For more about any of the above topics, please contact the authors.

Blog author Sachin Desai, along with a member of the NRC staff, both acting in their individual capacity, recently published an article in the American Bar Association’s nuclear law publication entitled “Preparing for Advanced Reactors: Exploring Regulatory and Licensing Reform.”  The article reviews advanced reactor licensing reform efforts, discusses an NRC staff recommendation for a new, risk-informed rule for licensing new reactors (colloquially called “10 CFR Part 53”), and also explores a novel concept to adapt the NRC’s adjudicatory licensing process to reach initial licensing decisions on complex regulatory questions.

The first part of the article starts with useful background as to the NRC’s regulatory reform efforts to prepare for advanced reactors, including among other things the NRC’s Vision and Strategy statement on advanced reactor licensing, and Guidance for Developing Principal Design Criteria for Non-Light Water Reactors.  It then discusses a significant NRC staff paper to the Commission, entitled Achieving Modern Risk-Informed Regulation, which proposes creating an “optional, technology-inclusive, risk-informed, performance-based rule for reviewing the design and operation of advanced reactors.”   According to the article, the licensing path “could potentially become a new part of the NRC regulatory framework—a ‘10 CFR Part 53.’”  This is covered more in a prior blog entry here.

The second part of the article starts by describing the current NRC adjudicatory framework, which is based on a requirement in the Atomic Energy Act that “provides applicants, the public, and the NRC’s own staff an opportunity to make their safety cases before an independent adjudicatory body,” particularly the Atomic Safety & Licensing Board Panel.  Currently this hearing process is most often used by citizens’ groups to challenge license applications, but the article posits that “the NRC’s adjudicatory process and the diverse pool of expert administrative judges” within these licensing boards (consisting of both legal and technical judges working together), may be “well suited to advanced reactor licensing.”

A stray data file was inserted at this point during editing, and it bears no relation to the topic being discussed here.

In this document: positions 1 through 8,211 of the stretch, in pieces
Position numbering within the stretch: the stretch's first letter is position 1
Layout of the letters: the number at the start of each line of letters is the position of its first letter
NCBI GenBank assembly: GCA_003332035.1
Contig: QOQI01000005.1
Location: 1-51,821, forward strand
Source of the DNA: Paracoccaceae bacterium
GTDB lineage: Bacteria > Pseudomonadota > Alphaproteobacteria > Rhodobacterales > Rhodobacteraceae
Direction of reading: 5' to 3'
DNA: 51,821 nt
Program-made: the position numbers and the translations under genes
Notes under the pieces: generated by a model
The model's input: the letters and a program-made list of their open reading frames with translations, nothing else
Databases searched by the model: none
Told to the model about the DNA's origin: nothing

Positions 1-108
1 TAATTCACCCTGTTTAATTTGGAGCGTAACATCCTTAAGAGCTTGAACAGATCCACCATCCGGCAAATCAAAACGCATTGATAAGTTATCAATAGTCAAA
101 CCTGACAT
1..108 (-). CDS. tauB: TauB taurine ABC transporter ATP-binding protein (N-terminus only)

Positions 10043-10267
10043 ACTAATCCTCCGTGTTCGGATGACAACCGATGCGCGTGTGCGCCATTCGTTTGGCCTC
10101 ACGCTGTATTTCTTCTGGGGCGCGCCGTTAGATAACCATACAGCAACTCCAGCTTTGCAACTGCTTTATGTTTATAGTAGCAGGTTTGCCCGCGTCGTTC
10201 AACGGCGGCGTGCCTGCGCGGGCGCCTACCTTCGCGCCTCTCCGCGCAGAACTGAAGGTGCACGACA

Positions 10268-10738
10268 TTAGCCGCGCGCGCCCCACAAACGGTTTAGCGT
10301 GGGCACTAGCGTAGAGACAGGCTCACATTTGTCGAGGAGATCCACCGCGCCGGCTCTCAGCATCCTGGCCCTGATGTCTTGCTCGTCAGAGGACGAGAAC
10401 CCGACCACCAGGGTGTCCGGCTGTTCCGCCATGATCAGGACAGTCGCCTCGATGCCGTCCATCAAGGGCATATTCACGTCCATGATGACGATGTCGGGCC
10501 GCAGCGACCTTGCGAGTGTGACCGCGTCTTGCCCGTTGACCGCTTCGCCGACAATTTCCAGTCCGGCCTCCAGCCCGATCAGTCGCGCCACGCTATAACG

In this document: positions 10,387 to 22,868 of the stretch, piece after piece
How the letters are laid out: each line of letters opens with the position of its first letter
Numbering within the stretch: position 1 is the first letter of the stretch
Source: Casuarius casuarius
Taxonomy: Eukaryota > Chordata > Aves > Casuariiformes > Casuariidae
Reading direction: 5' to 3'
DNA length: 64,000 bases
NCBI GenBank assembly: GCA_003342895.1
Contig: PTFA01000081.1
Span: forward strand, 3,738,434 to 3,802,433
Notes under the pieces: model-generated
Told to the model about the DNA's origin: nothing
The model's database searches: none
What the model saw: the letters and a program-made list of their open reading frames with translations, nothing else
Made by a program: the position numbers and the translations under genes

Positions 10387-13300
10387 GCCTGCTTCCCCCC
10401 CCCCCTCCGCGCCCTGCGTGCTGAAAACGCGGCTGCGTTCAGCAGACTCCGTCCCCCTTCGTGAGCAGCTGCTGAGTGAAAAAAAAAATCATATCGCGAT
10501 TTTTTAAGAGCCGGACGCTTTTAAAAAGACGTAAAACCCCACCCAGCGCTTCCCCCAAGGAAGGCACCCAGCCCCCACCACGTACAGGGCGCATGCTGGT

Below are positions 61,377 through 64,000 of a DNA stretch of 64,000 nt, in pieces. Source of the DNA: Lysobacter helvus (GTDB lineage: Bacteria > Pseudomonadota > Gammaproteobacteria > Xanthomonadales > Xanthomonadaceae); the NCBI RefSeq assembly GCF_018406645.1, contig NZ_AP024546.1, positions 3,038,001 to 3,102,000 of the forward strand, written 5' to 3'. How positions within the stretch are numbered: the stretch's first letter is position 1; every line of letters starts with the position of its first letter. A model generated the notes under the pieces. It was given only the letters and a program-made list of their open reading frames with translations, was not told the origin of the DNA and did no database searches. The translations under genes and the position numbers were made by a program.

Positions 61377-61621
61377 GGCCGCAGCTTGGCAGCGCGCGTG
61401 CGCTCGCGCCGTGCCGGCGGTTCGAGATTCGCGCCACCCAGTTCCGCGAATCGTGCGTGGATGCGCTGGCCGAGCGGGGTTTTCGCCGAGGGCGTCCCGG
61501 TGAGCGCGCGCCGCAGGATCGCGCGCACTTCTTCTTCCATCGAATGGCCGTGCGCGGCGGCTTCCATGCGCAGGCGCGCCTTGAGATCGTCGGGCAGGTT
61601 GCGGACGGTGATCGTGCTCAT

The article asks then whether there are circumstances in which specific, reasonable disagreements by the NRC staff and an advanced reactor applicant on a regulatory interpretation or licensing question can be brought before this panel (or a modification of it) to resolve on a fast timeline.  The licensing board can then issue a “tailored, precedential, decision on that particular disagreement,” with options for review by the NRC Commission.  Implementation of this approach will raise policy questions and likely require modification of the NRC’s regulations around adjudicatory proceedings, but it is nonetheless one option to explore further as licensing of advanced reactors approaches on the horizon.

For more about this blog post, please contact Amy Roma and Sachin Desai.

Earlier this month, a leading group of Canadian power companies and government entities (although not the nuclear regulator) issued a “Canadian SMR Roadmap,” an 89 page plan for Canada to become a leader in small modular and advanced reactor development (there is also a smaller executive summary).  Although the roadmap takes a look at a number of technical, commercial, and legal issues with SMR deployment in Canada, this entry focuses on some of the regulatory reform proposals outlined in the roadmap—to better understand what Canadian stakeholders think are the biggest hurdles to licensing advanced reactors above the 49th Parallel.  We discuss four regulatory reforms suggested in the roadmap, many of which compare with efforts going on here in the United States.